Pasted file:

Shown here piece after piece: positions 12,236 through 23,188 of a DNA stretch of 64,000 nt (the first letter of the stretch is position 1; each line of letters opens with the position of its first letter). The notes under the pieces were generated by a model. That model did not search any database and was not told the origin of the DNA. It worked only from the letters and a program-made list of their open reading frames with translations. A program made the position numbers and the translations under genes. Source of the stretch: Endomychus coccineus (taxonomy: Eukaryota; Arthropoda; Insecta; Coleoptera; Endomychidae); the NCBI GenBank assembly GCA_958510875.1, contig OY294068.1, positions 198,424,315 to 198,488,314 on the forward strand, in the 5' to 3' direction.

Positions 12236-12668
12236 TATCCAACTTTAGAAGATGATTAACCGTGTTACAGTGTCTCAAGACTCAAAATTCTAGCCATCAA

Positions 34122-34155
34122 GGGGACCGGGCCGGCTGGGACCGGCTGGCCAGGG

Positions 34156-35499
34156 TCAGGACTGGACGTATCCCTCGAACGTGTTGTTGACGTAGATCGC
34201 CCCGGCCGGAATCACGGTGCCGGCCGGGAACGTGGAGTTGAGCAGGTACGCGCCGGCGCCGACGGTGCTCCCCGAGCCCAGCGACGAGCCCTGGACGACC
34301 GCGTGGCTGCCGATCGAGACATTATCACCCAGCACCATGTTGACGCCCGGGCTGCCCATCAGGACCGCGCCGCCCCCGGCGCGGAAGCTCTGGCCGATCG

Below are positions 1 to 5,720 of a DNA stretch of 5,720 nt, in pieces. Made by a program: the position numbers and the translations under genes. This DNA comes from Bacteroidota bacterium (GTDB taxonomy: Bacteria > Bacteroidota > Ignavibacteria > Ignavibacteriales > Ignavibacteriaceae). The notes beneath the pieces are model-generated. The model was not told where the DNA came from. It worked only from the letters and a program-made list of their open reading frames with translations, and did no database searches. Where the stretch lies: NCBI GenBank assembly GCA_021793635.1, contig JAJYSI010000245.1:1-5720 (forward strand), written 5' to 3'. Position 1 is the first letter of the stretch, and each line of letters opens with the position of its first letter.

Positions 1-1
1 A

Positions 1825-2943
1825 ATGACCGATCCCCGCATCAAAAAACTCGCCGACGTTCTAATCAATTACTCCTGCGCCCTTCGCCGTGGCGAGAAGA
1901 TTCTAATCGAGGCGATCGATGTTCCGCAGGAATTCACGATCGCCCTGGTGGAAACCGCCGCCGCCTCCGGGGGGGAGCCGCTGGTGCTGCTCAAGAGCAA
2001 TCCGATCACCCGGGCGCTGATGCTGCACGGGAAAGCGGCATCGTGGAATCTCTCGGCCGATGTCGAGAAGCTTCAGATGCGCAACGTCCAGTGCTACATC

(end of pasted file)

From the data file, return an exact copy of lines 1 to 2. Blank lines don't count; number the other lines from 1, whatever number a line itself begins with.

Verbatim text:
Shown here piece after piece: positions 12,236 through 23,188 of a DNA stretch of 64,000 nt (the first letter of the stretch is position 1; each line of letters opens with the position of its first letter). The notes under the pieces were generated by a model. That model did not search any database and was not told the origin of the DNA. It worked only from the letters and a program-made list of their open reading frames with translations. A program made the position numbers and the translations under genes. Source of the stretch: Endomychus coccineus (taxonomy: Eukaryota; Arthropoda; Insecta; Coleoptera; Endomychidae); the NCBI GenBank assembly GCA_958510875.1, contig OY294068.1, positions 198,424,315 to 198,488,314 on the forward strand, in the 5' to 3' direction.

Positions 12236-12668